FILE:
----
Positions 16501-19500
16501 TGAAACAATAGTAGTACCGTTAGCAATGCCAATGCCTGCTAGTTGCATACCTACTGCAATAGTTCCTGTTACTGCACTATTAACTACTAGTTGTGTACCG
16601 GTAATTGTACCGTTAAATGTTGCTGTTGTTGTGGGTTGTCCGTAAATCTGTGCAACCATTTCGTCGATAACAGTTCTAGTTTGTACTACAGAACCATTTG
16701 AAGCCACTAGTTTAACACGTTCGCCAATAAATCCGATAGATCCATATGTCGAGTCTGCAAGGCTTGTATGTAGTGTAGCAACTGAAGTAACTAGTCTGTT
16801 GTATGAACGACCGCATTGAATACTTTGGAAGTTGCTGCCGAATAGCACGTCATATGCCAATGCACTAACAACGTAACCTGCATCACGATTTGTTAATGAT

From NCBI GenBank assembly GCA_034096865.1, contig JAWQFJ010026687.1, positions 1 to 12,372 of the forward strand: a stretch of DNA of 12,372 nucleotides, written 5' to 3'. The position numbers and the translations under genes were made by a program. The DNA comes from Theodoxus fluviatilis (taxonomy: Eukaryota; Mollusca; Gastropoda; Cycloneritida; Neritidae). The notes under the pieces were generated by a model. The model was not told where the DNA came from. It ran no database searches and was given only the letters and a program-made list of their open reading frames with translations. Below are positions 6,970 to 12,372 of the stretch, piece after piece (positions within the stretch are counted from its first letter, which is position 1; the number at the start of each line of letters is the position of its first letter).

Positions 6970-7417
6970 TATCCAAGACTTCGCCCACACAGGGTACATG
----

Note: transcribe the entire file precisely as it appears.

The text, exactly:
Positions 16501-19500
16501 TGAAACAATAGTAGTACCGTTAGCAATGCCAATGCCTGCTAGTTGCATACCTACTGCAATAGTTCCTGTTACTGCACTATTAACTACTAGTTGTGTACCG
16601 GTAATTGTACCGTTAAATGTTGCTGTTGTTGTGGGTTGTCCGTAAATCTGTGCAACCATTTCGTCGATAACAGTTCTAGTTTGTACTACAGAACCATTTG
16701 AAGCCACTAGTTTAACACGTTCGCCAATAAATCCGATAGATCCATATGTCGAGTCTGCAAGGCTTGTATGTAGTGTAGCAACTGAAGTAACTAGTCTGTT
16801 GTATGAACGACCGCATTGAATACTTTGGAAGTTGCTGCCGAATAGCACGTCATATGCCAATGCACTAACAACGTAACCTGCATCACGATTTGTTAATGAT

From NCBI GenBank assembly GCA_034096865.1, contig JAWQFJ010026687.1, positions 1 to 12,372 of the forward strand: a stretch of DNA of 12,372 nucleotides, written 5' to 3'. The position numbers and the translations under genes were made by a program. The DNA comes from Theodoxus fluviatilis (taxonomy: Eukaryota; Mollusca; Gastropoda; Cycloneritida; Neritidae). The notes under the pieces were generated by a model. The model was not told where the DNA came from. It ran no database searches and was given only the letters and a program-made list of their open reading frames with translations. Below are positions 6,970 to 12,372 of the stretch, piece after piece (positions within the stretch are counted from its first letter, which is position 1; the number at the start of each line of letters is the position of its first letter).

Positions 6970-7417
6970 TATCCAAGACTTCGCCCACACAGGGTACATG